A number of pauper female emigrants were confirmed in Dungarvan chapel
      on Sunday by Dr. Foran, the R.C. Bishop of Waterford, previous to their
      embarkation to Quebec. During the ceremony a poor woman, Judy Brien, had her
      pocket picked of 1s. 6d.
      Sir Thomas J. Bourke, M.P. has subscribed 25l. to the Tuam race fund.

      PRESBYTERIAN COLLEGE IN DERRY - The late Mrs. Magee, of Dublin,
      bequeathed £20,000 for the establishment of a college in connection wit the
      General Assembly of Ulster, the site of which was to be selected by the
      executors. A negotiation has been concluded between the Irish Society and
      the Rev. Dr. Browne, of Aghadoey, one of Mrs. M'Gee's executors. The society
      are to grant ten or twelve acres of ground for the site of the college in
      the neighbourhood of the city of Derry; also, to found a number of bursaries
      in connection with the institution, the whole of its dotations being
      equivalent to £14,000.

      CAUTION TO POACHERS - On Saturday last at Newtown-Mount-Kennedy
      Sessions, John Ashenhurst, of Glassamullen, was indicted for snaring a hair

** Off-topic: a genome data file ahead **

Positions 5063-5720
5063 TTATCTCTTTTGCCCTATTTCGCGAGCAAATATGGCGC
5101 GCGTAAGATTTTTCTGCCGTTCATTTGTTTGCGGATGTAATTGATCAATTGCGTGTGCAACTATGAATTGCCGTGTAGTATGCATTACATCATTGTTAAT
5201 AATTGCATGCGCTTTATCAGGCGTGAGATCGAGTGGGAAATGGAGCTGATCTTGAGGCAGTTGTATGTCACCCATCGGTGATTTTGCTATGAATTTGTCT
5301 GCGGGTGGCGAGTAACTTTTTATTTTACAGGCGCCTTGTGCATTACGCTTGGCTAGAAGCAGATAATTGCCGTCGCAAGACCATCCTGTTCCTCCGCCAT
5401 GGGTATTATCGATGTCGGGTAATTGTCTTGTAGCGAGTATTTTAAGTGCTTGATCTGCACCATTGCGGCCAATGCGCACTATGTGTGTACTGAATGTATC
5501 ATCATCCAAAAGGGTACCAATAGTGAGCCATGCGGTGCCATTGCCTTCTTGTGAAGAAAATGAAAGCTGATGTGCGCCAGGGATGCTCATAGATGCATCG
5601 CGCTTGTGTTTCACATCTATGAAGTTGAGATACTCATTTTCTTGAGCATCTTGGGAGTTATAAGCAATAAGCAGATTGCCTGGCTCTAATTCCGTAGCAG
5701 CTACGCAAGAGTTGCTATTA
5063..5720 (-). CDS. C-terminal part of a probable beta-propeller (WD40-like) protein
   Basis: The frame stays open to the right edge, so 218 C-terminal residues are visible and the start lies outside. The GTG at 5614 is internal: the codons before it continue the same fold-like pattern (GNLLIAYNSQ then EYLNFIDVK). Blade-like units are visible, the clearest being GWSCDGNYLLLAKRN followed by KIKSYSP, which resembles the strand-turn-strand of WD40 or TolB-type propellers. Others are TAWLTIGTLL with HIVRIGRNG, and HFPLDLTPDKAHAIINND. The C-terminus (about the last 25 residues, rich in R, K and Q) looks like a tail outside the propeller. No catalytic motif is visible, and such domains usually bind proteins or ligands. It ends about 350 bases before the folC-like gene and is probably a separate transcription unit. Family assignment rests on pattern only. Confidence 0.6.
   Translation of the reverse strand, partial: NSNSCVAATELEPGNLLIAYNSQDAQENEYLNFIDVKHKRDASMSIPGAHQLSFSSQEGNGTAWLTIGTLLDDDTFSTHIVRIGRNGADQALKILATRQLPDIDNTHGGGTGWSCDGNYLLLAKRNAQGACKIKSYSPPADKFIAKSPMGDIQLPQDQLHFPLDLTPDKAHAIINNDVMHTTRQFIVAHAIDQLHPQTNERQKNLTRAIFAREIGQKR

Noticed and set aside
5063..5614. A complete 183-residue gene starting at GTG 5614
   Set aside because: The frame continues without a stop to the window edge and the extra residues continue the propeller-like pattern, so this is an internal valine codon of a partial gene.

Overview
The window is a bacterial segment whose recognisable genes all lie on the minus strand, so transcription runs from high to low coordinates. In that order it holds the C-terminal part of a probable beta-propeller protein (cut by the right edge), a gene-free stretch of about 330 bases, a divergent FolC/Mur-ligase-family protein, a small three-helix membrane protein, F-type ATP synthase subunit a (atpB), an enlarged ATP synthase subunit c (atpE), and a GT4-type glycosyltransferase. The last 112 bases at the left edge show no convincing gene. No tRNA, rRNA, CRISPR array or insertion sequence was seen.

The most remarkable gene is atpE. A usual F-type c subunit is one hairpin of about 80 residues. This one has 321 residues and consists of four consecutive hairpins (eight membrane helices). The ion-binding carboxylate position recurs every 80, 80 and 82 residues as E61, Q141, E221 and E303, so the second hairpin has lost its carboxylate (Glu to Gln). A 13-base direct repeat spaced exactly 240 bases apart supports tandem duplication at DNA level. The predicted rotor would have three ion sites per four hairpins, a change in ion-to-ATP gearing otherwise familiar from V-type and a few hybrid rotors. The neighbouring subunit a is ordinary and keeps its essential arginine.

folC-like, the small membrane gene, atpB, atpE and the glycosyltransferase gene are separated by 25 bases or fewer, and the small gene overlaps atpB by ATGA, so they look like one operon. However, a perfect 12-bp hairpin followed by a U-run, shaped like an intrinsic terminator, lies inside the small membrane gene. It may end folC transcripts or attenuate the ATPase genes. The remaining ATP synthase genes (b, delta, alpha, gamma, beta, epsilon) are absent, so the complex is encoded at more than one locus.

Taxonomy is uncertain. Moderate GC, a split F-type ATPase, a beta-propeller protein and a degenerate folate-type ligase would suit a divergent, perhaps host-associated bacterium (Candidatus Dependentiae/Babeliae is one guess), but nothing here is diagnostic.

on the property of Major Beresford, at Ballynastoe. The prisoner having
      pleaded guilty, the magistrates, at the special instance of the prosecutor,
      mitigated the penalty and took security by recognizance that the offence
      would not be committed again.

      FATAL DUEL - A duel took place on the 15th, ten miles from Turin,
      between Colonel Assanti and M. Soler. The cause was that the latter had
      written against Manin, and the former had taken up his defense in no
      measured terms. The duel was brought with pistols, it being understood that
      it would continue till the result was fatal to one of the combatants. M.
      Soler fired first and missed; M. Assanti, on the contrary, hit his adversary
      in the head and laid him dead.



      Cathy Joynt Labath
      Ireland Old News
      http://www.IrelandOldNews.com/